"The traditional strategies of apologetics — strategies associated with books we are all familiar with — are effective, but maybe not as effective as they were 30 to 70 years ago." This idea was posited in a thought-provoking lecture by David Skeel, S. Samuel Arsht Professor of Corporate Law at the University of Pennsylvania Law School, at Christian Union New York's Forum on Monday, May 20th in Manhattan. Professor Skeel addressed topics covered in his book, True Paradox: How Christianity Makes Sense of Our Complex World. In his book and in this presentation, he makes the case that a more effective apologetics approach in seeking to get non-believers to consider Christianity must do at least two things: it must address what he calls the "myth of scientific progress," and it must address social justice.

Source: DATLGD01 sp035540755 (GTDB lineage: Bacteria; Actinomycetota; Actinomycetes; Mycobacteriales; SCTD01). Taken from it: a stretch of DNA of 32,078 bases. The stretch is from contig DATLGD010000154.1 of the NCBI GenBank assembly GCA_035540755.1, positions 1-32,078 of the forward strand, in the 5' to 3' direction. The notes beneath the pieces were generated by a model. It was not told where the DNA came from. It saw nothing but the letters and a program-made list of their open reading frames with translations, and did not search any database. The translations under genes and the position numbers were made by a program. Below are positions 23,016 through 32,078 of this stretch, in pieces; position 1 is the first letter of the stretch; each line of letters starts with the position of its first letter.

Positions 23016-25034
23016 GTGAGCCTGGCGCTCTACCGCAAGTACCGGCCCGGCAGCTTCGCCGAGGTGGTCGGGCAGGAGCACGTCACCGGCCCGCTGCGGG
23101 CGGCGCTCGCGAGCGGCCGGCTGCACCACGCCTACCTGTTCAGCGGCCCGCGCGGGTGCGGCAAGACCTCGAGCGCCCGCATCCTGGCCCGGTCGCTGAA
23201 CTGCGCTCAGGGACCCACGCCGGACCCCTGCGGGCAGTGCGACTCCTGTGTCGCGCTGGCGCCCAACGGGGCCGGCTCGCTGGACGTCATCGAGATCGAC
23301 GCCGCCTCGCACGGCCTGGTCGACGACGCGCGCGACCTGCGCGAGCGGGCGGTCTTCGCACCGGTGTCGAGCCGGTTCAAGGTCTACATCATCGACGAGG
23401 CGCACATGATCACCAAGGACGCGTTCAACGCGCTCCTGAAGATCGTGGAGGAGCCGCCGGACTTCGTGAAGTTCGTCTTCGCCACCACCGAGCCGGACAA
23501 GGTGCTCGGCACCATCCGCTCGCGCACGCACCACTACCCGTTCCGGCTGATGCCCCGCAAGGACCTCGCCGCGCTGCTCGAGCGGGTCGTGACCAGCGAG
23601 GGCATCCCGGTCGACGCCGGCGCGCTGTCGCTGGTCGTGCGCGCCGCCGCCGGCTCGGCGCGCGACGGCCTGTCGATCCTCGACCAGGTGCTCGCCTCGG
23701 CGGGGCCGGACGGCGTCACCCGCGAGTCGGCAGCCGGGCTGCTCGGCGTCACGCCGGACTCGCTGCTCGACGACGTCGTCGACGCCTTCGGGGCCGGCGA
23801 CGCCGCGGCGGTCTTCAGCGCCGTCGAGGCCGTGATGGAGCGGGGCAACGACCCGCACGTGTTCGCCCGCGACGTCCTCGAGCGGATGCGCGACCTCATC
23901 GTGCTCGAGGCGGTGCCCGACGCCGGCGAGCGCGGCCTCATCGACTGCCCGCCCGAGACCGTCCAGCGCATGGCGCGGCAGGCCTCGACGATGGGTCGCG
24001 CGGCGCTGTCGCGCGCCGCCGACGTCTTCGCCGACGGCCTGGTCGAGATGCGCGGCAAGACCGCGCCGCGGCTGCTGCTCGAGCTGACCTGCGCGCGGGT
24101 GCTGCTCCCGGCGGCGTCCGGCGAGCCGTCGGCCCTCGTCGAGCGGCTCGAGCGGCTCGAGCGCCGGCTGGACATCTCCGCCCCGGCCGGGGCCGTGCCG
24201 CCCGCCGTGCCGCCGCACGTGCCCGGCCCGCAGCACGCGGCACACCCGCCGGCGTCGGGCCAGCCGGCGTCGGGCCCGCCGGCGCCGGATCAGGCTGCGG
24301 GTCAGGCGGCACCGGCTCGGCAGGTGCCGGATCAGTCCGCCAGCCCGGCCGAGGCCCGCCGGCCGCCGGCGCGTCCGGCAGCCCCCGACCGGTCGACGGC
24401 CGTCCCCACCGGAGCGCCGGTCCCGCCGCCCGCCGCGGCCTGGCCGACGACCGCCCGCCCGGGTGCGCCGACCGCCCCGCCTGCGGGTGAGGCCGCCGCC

There is, Professor Skeel notes, a "very common perception that the complexity of the contemporary world is an embarrassment for Christianity. There is a widespread perception in our current culture, that a 2000-year-old religion can't possibly have much to say about the complexities of the modern world..."
Listen now to hear Professor Skeel's response to these perceptions: